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Blog posts October 2010

Energy Update, October 22, 2010

October 22, 2010

In the States

CA – Governor Arnold Schwarzenegger is calling on voters to defeat Proposition 23, framing the initiative as a choice between big out-of-State oil companies and the environment.  The Proposition would delay the implementation of a 2006 law that will mandate emissions restrictions beginning in 2012.  The Governor asked that voters soundly defeat the measure in order to send a message that a new national energy policy is necessary.  Schwarzenegger urges voters to protect climate lawABC News

KY – Governor Steve Beshear is the second Governor to direct his State to sue the US Environmental Protection Agency over its regulations that limit mountaintop removal.  Governor Beshear called the regulations “arbitrary and unreasonable,” adding that they “threaten to end the responsible mining of coal and eliminate the jobs of an estimated 18,000 Kentucky miners.”  The suit was originally filed in US District Court by the Kentucky Coal Association, and was soon joined by the Governor’s Energy and Environment Cabinet.  EPA sued by Kentucky Governor Beshear, coal industryMiami Herald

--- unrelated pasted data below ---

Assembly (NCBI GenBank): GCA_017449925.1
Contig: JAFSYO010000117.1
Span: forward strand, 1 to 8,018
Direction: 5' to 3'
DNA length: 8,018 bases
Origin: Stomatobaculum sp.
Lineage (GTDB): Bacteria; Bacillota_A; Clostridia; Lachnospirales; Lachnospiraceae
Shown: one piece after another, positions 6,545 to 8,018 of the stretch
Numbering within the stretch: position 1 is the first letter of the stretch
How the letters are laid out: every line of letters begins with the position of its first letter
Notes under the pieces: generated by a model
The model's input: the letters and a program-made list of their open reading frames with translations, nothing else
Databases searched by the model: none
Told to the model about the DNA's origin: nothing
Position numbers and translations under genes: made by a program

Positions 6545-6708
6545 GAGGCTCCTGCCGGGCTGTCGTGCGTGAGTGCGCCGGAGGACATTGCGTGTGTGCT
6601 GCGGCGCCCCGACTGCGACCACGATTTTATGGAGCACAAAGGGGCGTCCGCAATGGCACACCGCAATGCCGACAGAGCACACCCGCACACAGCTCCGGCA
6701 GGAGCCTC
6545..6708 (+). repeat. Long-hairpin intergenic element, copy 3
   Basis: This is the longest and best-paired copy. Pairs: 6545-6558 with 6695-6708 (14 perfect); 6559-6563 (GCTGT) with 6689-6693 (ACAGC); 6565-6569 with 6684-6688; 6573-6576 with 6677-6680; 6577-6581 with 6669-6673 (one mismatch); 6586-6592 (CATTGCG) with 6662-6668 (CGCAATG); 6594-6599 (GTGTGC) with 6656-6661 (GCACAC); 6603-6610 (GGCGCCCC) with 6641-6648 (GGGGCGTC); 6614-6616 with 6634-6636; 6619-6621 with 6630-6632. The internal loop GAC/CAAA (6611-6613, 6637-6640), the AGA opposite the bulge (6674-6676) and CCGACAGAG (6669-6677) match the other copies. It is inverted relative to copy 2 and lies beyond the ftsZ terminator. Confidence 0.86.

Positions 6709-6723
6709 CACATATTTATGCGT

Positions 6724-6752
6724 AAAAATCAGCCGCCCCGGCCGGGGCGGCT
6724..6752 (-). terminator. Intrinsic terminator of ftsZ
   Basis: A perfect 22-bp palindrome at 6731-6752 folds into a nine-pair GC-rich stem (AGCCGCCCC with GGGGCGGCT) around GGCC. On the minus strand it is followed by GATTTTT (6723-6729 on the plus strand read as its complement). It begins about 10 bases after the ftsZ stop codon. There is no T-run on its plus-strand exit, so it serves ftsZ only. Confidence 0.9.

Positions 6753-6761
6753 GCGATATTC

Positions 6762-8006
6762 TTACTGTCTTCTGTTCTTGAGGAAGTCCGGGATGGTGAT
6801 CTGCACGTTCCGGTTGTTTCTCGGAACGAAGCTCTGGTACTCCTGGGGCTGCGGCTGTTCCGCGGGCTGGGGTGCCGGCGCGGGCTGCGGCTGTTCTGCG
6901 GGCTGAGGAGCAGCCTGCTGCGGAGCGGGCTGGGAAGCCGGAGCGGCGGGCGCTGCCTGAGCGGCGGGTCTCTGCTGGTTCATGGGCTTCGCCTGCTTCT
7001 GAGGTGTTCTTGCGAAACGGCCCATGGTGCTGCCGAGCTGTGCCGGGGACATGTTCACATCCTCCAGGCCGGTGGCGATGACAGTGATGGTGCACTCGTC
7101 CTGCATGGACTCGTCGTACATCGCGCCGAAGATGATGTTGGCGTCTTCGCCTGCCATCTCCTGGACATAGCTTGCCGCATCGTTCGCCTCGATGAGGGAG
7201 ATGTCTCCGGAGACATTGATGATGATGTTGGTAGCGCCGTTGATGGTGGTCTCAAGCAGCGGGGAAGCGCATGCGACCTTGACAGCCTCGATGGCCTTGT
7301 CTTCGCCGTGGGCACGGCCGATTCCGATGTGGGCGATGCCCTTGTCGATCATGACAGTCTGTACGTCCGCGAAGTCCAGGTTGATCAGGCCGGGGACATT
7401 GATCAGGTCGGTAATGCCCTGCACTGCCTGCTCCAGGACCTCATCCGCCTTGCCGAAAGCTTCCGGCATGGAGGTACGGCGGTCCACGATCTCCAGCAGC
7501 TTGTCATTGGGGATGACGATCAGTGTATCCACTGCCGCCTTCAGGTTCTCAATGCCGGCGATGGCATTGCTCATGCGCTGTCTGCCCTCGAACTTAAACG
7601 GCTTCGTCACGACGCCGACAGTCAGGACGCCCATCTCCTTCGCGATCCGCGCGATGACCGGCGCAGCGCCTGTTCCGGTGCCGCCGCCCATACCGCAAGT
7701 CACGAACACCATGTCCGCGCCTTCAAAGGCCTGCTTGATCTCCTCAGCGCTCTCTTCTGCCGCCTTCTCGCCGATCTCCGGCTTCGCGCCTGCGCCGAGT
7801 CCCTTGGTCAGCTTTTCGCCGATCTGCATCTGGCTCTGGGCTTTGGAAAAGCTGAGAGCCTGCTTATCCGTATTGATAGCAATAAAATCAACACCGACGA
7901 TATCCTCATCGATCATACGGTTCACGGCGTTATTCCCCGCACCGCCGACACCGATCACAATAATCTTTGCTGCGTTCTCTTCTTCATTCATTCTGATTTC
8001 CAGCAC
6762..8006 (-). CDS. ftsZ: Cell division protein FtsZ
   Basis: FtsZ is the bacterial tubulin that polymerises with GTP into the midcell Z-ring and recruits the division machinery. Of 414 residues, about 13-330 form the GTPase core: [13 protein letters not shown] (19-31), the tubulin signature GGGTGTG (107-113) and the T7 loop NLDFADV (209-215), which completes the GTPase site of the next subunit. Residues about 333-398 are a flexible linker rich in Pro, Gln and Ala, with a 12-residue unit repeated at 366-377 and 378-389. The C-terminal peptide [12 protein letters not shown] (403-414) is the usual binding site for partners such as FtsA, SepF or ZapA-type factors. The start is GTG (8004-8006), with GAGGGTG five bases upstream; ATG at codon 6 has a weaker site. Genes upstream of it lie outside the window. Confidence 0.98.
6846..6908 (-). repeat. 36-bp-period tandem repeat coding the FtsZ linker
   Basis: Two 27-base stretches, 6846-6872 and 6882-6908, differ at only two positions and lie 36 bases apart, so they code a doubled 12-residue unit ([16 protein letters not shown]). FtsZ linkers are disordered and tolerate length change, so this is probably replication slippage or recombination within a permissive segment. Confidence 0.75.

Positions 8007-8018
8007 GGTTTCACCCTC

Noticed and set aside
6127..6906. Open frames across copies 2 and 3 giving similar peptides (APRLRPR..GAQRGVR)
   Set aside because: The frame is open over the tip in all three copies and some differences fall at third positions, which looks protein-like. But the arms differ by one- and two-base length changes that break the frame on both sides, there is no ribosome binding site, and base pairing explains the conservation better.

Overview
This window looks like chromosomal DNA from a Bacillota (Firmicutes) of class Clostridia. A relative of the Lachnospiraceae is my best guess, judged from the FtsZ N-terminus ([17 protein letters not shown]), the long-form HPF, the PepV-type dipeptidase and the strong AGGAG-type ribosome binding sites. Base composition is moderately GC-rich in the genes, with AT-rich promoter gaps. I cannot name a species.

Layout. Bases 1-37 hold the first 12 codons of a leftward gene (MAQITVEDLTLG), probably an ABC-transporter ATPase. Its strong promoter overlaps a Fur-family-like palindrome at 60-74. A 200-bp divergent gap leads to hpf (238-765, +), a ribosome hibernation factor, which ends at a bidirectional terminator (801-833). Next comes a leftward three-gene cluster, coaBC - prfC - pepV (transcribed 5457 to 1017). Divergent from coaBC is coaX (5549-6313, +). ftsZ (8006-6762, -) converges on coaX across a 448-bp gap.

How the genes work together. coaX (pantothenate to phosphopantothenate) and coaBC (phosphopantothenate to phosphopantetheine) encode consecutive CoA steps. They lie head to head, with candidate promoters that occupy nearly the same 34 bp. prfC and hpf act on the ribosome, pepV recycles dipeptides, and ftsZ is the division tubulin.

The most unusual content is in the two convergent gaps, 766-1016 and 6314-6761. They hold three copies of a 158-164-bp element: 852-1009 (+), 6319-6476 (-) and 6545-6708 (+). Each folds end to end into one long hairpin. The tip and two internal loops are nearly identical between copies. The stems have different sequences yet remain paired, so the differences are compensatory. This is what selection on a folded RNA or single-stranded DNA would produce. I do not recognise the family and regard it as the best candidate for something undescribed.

MA – Governor Deval Patrick’s administration has successfully pushed to secure a lease for what could be the first offshore wind farm in the US, to be constructed off the coast of Cape Cod.  US Interior Secretary Ken Salazar recently signed a 28-year lease agreement with Cape Wind Associates for 130 wind turbines that will operate over  25 square miles of water in Nantucket Sound about 5 miles from the Cape Cod shoreline.  The project will generate up to 468 megawatts of electricity, enough to power 200,000 homes.  New Bedford will host a $35 million terminal onshore where the turbines will be built, and which will create about 200 jobs.  The Cape Wind project itself is expected to cost $2.5 billion and create a total of 600 – 1,000 new jobs during the construction and manufacturing phases, with an estimated completion date in late 2012.  The project has been a source of controversy due to concerns about visual and environmental impacts as well as its cost and potential impact on electricity rates.  Salazar signs cape wind lease, first for US watersBloomberg BusinessWeek and Cape Wind backers blew right by costBoston Globe and Mass. city chosen for offshore wind farm siteBloomberg BusinessWeek